Where Texas became Texas
Birthplace of Texas to undergo $44 million restoration of key historic site
Sure, the Fourth of July was earlier this month, but in Texas, our Independence Day is March 2. So it's fitting news this month that a key symbol of Texas Independence is getting a major upgrade starting in the fall.
When it comes to symbols of the Texas Revolution, the Alamo is usually top of mind, but Washington-on-the-Brazos holds the memory of an equally significant moment in the birth of the Texas Republic.
Located about three-and-a-half hours from Dallas, Washington-on-the-Brazos is where 59 delegates gathered in March 1836 to sign the Texas Declaration of Independence. They also drafted the Constitution of Texas and named General Sam Houston commander in chief of the fledgling Republic's military. The Alamo fell just four days later; the rest — as they say — is history.
Today, the site's 293 acres of lush park land contain the Star of the Republic Museum, Independence Hall, and Barrington Plantation — each offering visitors unique insight into the lives of the men who fought and won Texas' independence from Mexico. New restoration efforts from the Texas Historical Commission (THC) will not only preserve but reimagine this visitor experience.
According to a release, the restoration of the site's visitor center will bring to life the events that took place at Washington-on-the-Brazos in 1836 and explore the significance of the Convention of 1836 within the story of the Texas Revolution. The Star of the Republic Museum will explore the wider context of the Republic of Texas by providing visitors a sense of what life was like for the diverse groups of people who lived in Texas at the time.
Renovations will include updated gallery exhibits, outdoor interpretive installations, and compelling high-tech interactive displays. A new brick entrance gate is also under construction and will create a welcoming gateway to the historic site, while the updated conference center will maintain the site's focus on providing corporate retreats and community meeting spaces.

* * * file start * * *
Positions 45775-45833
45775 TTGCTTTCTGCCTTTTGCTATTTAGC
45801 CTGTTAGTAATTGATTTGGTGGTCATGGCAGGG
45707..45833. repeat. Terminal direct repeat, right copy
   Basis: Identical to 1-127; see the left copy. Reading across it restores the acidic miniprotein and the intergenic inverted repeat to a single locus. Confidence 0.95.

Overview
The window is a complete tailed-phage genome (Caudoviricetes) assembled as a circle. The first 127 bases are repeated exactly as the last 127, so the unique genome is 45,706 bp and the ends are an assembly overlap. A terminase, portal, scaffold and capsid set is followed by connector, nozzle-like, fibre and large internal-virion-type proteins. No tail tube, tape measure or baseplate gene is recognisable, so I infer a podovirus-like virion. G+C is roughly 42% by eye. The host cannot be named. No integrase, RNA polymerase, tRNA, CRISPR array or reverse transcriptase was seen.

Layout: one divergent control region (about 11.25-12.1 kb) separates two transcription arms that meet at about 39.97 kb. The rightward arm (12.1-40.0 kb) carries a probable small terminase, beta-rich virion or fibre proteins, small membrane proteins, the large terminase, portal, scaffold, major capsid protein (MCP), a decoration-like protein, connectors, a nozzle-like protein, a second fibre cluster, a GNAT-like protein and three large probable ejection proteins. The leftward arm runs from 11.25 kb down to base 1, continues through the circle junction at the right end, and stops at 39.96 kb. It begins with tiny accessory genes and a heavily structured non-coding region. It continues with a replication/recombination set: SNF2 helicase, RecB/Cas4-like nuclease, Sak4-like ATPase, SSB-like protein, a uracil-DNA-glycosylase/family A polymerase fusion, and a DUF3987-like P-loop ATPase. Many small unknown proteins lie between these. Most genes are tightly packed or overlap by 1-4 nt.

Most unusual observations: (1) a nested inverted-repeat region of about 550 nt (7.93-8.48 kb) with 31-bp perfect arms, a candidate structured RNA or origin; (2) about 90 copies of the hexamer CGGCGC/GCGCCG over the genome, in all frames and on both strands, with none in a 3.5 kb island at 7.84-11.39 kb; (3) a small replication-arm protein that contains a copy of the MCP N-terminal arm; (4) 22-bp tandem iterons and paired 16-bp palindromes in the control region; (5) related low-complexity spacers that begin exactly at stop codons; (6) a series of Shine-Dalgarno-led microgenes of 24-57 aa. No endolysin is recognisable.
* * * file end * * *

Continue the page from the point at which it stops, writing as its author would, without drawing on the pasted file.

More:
Phased over two years, construction will start in fall 2023, implementing partial site closure that will continue into 2025. During this time, tours of Independence Hall, Barrington Plantation State Historic Site, walking trails, and the picnic area will remain open to the public during regular hours.
The restoration is in part the result of a $34 million fund appropriated by the Texas Legislature under the leadership of state Sen. Lois Kolkhorst. The Washington on the Brazos Historical Foundation is also working to raise an additional $10 million, launching the 2023 "Where Texas Became Texas Campaign," led by Co-Chairs Lois and Jim Kolkhorst, Cyndee Smith, and Honorary Chair John Nau, III.
"We are thrilled to announce the complete re-envisioning of Washington-on-the-Brazos State Historic Site," says THC Chairman John L. Nau, III, in the release. "As a Texas Historical Commission state historic site, it is our mission to share the important history of this site with visitors from around the world ... we are confident this project will provide an unparalleled visitor experience.”